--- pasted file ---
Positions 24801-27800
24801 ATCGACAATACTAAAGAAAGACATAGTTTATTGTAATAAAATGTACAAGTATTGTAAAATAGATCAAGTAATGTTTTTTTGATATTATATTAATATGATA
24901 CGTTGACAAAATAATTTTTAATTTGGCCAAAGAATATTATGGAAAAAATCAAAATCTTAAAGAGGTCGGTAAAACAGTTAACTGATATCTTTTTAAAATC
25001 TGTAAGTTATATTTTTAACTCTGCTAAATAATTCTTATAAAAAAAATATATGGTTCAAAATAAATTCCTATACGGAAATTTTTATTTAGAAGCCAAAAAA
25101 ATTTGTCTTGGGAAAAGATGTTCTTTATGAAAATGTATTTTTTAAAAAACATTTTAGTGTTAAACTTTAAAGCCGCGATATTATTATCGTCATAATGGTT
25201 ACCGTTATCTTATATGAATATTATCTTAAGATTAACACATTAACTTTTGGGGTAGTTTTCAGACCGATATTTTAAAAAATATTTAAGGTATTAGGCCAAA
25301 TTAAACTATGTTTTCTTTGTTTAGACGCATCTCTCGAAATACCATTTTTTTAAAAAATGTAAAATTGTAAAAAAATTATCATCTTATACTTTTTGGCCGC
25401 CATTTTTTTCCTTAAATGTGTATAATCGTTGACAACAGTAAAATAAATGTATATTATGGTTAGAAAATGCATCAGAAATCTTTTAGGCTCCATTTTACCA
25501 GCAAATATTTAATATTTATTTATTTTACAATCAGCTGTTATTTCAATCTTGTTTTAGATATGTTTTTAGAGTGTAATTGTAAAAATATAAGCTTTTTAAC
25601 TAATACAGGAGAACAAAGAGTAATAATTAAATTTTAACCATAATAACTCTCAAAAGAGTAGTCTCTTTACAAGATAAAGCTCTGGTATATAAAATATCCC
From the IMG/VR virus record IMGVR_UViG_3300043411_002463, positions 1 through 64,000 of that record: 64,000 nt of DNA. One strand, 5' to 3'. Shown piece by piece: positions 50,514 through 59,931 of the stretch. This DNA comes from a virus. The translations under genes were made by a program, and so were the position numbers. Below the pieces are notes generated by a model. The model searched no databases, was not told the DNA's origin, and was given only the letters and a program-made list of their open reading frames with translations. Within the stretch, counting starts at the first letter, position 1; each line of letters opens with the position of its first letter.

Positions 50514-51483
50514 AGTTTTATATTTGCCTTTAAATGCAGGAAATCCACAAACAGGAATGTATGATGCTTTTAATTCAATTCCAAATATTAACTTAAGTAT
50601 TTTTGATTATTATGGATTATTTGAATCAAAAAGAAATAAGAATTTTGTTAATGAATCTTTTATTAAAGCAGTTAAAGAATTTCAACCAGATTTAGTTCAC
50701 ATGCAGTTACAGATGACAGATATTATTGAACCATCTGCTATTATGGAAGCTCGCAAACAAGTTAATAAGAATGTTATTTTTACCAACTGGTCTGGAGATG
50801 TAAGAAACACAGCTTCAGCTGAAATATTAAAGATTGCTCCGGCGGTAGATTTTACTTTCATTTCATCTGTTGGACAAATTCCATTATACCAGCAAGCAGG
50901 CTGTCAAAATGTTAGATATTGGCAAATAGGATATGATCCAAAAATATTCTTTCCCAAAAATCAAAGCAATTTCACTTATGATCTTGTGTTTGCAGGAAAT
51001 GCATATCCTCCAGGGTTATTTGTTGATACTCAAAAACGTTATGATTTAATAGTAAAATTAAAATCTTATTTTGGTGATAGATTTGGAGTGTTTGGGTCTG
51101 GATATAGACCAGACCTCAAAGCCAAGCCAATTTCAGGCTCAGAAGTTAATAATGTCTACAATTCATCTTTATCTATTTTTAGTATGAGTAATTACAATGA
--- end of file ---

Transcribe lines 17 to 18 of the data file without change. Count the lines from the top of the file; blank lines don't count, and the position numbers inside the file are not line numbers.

50901 CTGTCAAAATGTTAGATATTGGCAAATAGGATATGATCCAAAAATATTCTTTCCCAAAAATCAAAGCAATTTCACTTATGATCTTGTGTTTGCAGGAAAT
51001 GCATATCCTCCAGGGTTATTTGTTGATACTCAAAAACGTTATGATTTAATAGTAAAATTAAAATCTTATTTTGGTGATAGATTTGGAGTGTTTGGGTCTG